March 2009 is a very special date for railway enthusiasts throughout the county as it marks the 150th Anniversary of the opening of the railway line from Belfast to Downpatrick, and the 140th of its opening to Newcastle.
At 8 o’clock in the morning on Wednesday, 23rd March, 1859, the first train bound for the county town left Belfast, and arrived in the town at 9.10 am. This marked an event that would change the face of Downpatrick forever.
Later at 9.20am a second train left for Downpatrick, with the return journey not until 6.30pm in the evening, stopping at all intermediate stations except Knock.
Railway Vice Chairman John Wilson said, ‘For nearly a hundred years, the old Belfast & County Down Railway provided a vital transport service and way of life for hundreds if not thousands of people in County Down.’
He continues, ‘Following the Second World War, in the name of economy the main line was closed on 15th January 1950. Many people thought the age of railways in the area was gone for ever.’
But, the railways must have left their mark on the people of Downpatrick, because in 1982 a proposal was made to resurrect a section of the derelict line to create a heritage railway. In 1985 that dream became reality when the scheme got off the ground and by 1987 trains were running again over a short stretch of newly laid track.
Now this reincarnation of the old railway, the Downpatrick & County Down Railway, is paying homage to its predecessor and holding a series of events throughout March and the rest of the year to mark this special anniversary.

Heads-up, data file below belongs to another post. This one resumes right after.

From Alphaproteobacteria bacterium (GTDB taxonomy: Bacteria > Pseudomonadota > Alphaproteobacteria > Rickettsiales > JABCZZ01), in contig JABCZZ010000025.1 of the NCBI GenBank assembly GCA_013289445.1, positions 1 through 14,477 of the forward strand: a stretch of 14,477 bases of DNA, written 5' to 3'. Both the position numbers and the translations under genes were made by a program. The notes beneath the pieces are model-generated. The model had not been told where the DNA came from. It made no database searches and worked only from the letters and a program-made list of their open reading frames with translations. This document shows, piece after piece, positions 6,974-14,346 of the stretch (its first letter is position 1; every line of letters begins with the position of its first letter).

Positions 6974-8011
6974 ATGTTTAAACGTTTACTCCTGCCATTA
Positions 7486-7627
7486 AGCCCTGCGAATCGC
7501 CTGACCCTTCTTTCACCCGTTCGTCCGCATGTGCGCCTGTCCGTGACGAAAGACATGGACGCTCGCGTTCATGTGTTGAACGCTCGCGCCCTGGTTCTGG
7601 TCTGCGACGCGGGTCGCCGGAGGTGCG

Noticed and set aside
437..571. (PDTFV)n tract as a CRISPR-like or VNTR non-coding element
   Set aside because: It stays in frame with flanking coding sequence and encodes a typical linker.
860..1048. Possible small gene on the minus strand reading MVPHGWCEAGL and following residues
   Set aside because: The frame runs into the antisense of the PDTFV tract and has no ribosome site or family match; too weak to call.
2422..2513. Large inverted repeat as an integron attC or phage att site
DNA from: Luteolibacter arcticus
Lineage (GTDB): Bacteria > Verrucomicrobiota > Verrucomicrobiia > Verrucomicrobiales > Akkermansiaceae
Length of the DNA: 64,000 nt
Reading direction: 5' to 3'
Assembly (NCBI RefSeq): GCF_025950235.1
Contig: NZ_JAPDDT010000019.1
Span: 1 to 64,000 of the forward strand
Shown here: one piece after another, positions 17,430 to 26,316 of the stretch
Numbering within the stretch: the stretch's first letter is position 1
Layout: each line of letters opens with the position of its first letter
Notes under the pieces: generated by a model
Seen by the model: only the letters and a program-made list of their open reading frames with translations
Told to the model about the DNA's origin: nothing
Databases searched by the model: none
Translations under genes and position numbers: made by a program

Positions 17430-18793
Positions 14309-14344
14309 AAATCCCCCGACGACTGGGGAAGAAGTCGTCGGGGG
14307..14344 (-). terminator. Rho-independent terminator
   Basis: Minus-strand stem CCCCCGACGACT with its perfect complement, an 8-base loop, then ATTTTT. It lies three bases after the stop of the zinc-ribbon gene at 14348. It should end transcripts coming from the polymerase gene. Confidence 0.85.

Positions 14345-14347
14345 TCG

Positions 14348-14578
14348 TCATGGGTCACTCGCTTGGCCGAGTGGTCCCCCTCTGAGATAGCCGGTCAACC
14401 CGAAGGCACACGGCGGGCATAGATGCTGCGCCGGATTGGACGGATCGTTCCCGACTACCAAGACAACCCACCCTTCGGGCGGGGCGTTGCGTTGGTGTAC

Mr. Wilson explains, ‘On the Sunday 22nd there will be a re-enactment of the ‘official opening’ of the line at 2.15pm – open to the public – when the train will arrive into the town station along that very same line that was traversed in 1859 to the sounds of trumpets and fanfare’ before adding, ‘although obviously not the whole way from Belfast!’
‘We will have a Victorian re-enactor to give passengers a speech as the BCDR chairman of 1859, William R. Anketell, using the text of what was actually said back when the line was opened.’ Mr. Wilson continues, ‘Then on Friday 27th March at half seven in the evening, the anniversary celebrations culminate in a celebratory dinner and illustrated talk in the Slieve Donard Hotel in Newcastle, to mark that anniversary.’
‘The extension of the line to Newcastle opened 140 years ago on 25th March 1869,’ states Mr. Wilson, ‘and as the hotel was built by the Belfast & County Down Railway it is a very appropriate venue and we are very pleased to have the enthusiast support of Hastings Hotels in our celebration.’
Dr Billy Hastings, Chairman of Hastings Hotels speaking at the launch of the event in Monday in the Slieve Donard Hotel, added, ‘The vision of the Belfast & Co. Down Railway to secure the most beautiful piece of land in Ireland, in the Newcastle Bay area, overlooking St John’s lighthouse and beneath the shadow of the Mountains of Mourne and helping build the Royal Co Down Golf Club was inspirational.
He continues, ‘I admire the strength of character of the BCDR to design and build the finest hotel in Ireland at that time, and to set brand new standards for the hotel industry. The vision and leadership in developing that which was constructed 110 years still commands the respect of the travelling public and retains its position as the premier resort and spa in the Island of Ireland. ‘
Dr. Hastings added, ‘The volunteers of the Downpatrick & County Down Railway have dedicated themselves to keeping this legacy alive, and we have always had a great partnership and I congratulate them on their celebrations this month.’
Work is also progressing in Downpatrick Station for a permanent exhibition on the BCDR, and there are also plans for a special 150th Anniversary book of photographs of the railway around Downpatrick from the DCDR’s archive.